- October 11, 2014 - May 25, 2015
- Building 5
Lee Boroson’s work begins with ideas of nature, which he mediates between the landscape as culture as opposed to notions of the outdoors as “wild” or “untamed.” To achieve this goal, Boroson creates large-scale immersive installations using inflatables, fabric, and light to create phenomenological experiences for his viewers, based on the elemental forces in nature, from air, fog, and smoke, to fire and the cosmos. Boroson’s installations are embodied and ephemeral within the space of the museum.
For MASS MoCA’s signature Building 5 Gallery, Boroson created an ambitious new installation consisting of four components: Moisture Content, Deep Current, Uplift, and Subterranean Set. After moving through them sequentially, viewers reached the mezzanine, a vantage sections of the landscape resolve as a single image.
Setting the stage for the exhibition, Moisture Content wipes away structural landmarks to leave behind a sense of negative space, priming viewers for the rest of the show. Multi-layered and intricate, Moisture Content consists of sheer fabric draperies and transparent and translucent crystalline forms made of sheet plastic arranged to create passageways. Like moving through shifting fog, viewers will stumble upon the occasional clear view through the haze and then lose it to obscuring layers of vinyl, partially opaque yet still penetrated by light, which consistently alter one’s perception and sense of scale of the space.
After navigating Moisture Content, viewers enter Deep Current, a referential ode to Niagara Falls, the title of which serves as a subtle pun on the word “current,” referencing both water and electricity. What fascinates Boroson is the fact that Niagara Falls is considered a sublime example of nature’s grandeur despite it being a highly engineered and carefully controlled version of nature. The machine itself is visible—ductwork, motors, and wooden structures creating a Rube Goldberg-esque interpretation of the most unnatural of all waterfalls, complete with theatrical National Park-style railings and decking, so visitors can get up close to the view.
Just past Deep Current, visitors enter the two mezzanine galleries, which present the earth and fire components of the exhibition. On the ground floor, Uplift comprises an array of inflatable fabric forms molded into stalactites to evoke the architecture of the underworld, providing room for contemplation in a dark, primordial chamber. Directly above, Subterranean Set is a “field” of hand-blown glass shapes containing lava-like fluids that recall the iconic imagery of “lava lamps” (though here, not lit from below). The organic glass shapes are presented on a series of low interlocking pedestals, which reference created nature, with green carpet tops referencing grass and faux wood grain sides.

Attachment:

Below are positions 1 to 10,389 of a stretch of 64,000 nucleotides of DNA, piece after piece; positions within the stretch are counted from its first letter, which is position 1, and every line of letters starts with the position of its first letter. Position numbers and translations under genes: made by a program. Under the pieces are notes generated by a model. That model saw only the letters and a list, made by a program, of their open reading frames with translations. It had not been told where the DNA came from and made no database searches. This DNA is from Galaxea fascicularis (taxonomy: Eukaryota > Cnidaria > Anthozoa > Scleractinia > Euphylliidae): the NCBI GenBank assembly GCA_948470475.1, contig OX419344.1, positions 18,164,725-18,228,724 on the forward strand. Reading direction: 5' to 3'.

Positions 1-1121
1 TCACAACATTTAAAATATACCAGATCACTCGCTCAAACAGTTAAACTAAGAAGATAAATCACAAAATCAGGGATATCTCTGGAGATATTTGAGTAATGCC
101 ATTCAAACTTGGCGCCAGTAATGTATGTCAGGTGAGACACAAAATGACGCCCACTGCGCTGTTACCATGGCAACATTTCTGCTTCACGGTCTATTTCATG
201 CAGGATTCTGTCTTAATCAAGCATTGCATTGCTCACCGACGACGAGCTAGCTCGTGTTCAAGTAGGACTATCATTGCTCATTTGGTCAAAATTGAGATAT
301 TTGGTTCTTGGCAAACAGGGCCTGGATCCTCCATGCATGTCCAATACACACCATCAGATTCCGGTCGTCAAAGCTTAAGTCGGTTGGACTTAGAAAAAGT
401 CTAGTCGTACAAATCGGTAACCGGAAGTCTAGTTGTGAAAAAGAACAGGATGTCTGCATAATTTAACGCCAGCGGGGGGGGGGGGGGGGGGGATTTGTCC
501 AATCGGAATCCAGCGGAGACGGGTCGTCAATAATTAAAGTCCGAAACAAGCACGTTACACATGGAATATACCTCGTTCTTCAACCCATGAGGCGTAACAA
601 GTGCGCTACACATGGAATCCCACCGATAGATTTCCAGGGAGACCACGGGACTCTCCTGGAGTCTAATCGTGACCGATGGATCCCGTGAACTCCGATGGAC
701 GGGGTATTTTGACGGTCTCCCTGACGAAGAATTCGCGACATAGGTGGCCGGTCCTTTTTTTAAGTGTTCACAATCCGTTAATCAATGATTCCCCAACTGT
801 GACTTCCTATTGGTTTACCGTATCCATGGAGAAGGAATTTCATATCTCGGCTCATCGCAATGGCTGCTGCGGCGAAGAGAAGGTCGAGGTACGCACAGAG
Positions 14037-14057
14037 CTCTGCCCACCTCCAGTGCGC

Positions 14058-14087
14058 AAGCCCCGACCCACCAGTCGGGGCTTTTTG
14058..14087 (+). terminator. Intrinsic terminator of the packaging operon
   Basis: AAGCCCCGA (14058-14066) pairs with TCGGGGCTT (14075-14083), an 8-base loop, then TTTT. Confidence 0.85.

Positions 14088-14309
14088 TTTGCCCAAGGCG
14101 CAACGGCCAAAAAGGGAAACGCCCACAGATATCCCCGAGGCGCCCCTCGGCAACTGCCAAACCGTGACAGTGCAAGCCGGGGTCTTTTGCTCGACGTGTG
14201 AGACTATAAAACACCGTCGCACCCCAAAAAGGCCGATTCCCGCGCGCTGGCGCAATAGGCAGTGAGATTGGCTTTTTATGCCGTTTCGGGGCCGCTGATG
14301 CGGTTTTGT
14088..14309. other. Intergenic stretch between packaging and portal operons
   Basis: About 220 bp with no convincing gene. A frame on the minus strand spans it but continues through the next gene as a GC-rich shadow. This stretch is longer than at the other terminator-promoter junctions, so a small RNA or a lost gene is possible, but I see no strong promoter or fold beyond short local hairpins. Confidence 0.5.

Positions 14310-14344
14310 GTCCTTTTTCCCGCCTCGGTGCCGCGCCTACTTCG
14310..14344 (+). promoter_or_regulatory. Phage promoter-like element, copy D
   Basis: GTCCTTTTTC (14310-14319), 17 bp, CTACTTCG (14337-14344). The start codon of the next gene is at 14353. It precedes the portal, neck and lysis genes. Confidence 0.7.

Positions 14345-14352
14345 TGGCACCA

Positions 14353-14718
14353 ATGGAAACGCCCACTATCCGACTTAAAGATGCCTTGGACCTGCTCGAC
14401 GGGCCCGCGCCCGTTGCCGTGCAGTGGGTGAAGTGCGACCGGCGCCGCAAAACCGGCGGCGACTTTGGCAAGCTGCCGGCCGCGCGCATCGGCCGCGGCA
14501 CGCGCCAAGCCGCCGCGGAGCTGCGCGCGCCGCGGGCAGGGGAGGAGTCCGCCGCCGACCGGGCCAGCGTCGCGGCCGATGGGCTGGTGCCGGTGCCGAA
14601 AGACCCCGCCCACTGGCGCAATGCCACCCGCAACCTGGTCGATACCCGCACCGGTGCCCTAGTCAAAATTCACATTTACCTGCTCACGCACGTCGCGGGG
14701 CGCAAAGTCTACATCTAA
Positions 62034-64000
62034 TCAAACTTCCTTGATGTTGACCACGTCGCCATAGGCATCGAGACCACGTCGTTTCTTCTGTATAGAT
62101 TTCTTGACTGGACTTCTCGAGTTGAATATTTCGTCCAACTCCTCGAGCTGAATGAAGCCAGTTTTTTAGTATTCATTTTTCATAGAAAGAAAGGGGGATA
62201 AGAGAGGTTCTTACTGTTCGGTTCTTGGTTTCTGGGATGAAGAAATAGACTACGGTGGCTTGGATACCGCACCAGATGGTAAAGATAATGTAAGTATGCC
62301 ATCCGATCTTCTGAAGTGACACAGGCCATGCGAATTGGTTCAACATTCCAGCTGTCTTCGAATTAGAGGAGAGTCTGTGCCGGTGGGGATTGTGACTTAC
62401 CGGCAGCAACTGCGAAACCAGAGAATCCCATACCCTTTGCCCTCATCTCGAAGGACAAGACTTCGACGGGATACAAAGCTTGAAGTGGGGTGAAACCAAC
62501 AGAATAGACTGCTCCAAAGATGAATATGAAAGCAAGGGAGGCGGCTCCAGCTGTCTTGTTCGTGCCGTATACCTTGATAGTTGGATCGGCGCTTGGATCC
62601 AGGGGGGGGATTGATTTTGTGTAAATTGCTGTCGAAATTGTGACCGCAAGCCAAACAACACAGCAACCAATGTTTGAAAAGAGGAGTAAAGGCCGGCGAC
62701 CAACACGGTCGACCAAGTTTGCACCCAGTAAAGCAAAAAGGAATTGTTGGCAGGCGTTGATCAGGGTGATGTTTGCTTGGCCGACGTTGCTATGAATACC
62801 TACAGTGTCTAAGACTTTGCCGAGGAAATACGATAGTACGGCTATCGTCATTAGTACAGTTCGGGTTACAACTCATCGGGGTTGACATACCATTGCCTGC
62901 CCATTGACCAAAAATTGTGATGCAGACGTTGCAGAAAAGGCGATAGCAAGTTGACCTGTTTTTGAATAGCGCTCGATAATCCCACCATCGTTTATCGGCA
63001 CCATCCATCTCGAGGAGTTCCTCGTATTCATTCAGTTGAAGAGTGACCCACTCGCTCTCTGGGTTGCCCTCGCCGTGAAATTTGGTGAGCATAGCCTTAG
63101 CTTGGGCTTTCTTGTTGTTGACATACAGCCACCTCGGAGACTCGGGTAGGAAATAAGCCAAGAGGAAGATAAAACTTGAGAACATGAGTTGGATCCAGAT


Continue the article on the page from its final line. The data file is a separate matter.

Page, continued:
Lee Boroson lives and works in Brooklyn, NY. Recent exhibitions include Lunar Bower at the Phillips Collection, Washington, DC, and States of Matter at the Esther Massry Gallery, The College at St. Rose, Albany, NY. Solo exhibition include The France Young Tang Teaching Museum and Art Gallery, Skidmore College, Saratoga Springs, NY; Artspace, New Haven, CT; Hallwalls Contemporary Art Center, Buffalo, NY; Bemis Center for Contemporary Art, Omaha, NE, and the Whitney Museum at Phillip Morris, New York. Boroson has received numerous awards including grants from the Pollock-Krasner Foundation and the New York Foundation for the Arts, and professional development grants from the Rhode Island School of Design. He received a MFA from Indiana University and a BFA from the State University of New York, New Paltz, and attended the Skowhegan School of Painting and Sculpture. Boroson currently teaches at the Rhode Island School of Design.
This exhibition is supported by the National Endowment for the Arts. Additional funding is provided by the Horace W. Goldsmith Foundation, the Massachusetts Cultural Council, and the Rhode Island School of Design Professional Development Fund. Special thanks to Magma Tower, Niels Cosman, and Angus Powers and the students of Alfred University Glass Department.
Lee Boroson, Moisture Content (detail), 2014
Fabric, acrylic, mylar, Lexan, aluminum, webbing, cord